Because Everybody Is Entitled To My Opinion

"O LORD, revive thy work in the midst of the years, . . . in wrath remember mercy" (Habakkuk 3:2).
"Wilt thou not revive us again: that thy people may rejoice in thee?" (Psalm 85:6)

Thursday, June 16, 2005

I Take Full Responsibility

It is a little embarrassing. Micheal Collins has an excellant piece called Scorn over "Buckeye Boo-Hoo" mystifies experts. He tries to explain why people are so hard on George Voinavich for crying at the prospect of John Bolton becoming ambassador to the U.N. Crying for politicians is not unusual.
“We don’t universally make fun of politicians when they cry – that’s the interesting thing,” said Randolph Cornelius, a Vassar College professor and researcher who has studied human emotions, and weeping in particular.

In some cases, in fact, letting the tears flow can enhance a politician’s image. Think Rudolph Giuliani and 9/11. Giuliani’s emotional, misty-eyed public appearances in the days after the terrorist attacks softened his brusque image as New York mayor and helped him build needed political capital, Cornelius said.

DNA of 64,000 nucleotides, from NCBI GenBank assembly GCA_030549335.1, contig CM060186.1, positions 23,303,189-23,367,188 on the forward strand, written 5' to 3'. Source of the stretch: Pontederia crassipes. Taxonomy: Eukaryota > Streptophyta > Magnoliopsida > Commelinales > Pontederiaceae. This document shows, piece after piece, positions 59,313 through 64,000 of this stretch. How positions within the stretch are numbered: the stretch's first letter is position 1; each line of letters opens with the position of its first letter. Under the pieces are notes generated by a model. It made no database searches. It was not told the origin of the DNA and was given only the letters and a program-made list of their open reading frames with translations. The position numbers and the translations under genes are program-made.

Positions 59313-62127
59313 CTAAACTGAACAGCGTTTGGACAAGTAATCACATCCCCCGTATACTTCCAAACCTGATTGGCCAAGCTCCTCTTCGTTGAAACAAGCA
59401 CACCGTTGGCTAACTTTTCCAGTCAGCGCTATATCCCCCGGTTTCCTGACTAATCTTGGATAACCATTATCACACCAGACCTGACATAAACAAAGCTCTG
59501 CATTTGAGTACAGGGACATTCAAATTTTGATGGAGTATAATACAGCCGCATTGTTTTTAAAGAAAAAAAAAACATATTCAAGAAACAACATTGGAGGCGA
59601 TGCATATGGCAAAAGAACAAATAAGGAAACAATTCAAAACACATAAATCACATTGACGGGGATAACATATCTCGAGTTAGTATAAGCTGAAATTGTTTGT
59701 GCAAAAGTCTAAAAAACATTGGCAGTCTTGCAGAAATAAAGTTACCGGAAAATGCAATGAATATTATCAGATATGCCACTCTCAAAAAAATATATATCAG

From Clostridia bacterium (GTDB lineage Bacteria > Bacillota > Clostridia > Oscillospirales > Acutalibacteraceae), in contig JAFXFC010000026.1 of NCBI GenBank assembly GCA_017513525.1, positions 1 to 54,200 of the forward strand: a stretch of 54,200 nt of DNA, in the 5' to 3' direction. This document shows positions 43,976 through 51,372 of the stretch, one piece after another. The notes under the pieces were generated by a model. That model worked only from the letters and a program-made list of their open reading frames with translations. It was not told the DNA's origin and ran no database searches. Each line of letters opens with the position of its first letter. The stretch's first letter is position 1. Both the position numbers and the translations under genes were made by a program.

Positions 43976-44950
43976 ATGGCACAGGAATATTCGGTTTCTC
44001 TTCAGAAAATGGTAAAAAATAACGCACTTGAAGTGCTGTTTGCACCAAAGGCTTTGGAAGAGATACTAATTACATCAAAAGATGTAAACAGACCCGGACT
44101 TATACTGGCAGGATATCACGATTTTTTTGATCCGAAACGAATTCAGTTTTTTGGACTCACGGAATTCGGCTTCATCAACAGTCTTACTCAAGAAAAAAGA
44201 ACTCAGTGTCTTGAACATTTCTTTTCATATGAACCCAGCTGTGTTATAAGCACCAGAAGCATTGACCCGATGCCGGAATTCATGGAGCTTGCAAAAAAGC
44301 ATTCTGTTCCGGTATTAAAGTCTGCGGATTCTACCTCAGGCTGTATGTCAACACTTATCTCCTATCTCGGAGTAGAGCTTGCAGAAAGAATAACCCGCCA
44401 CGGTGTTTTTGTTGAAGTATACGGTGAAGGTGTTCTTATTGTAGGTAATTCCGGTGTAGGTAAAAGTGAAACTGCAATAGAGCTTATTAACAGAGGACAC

But George got all weepy over John Bolton.

Voinovich’s tears, however, seem to have diminished him in the eyes of some.

Supporters – and the senator himself – say he got all choked up while speaking out against John Bolton’s nomination as the U.S. ambassador to the United Nations because he feared for the country’s future if a perceived bully such as Bolton becomes a top diplomat.

His detractors have been far less charitable, suggesting that the senator has come unglued.

“Voinovich’s weeping is a little odd,” John Pitney, a government professor at Claremont McKenna College in California, said in an e-mail interview. “If he cried every time he thought of a brusque federal official, Lake Erie couldn’t hold all the tears.”
I'm in the "unglued" camp. And I have no one to blame except myself. I voted for him. Sheesh.

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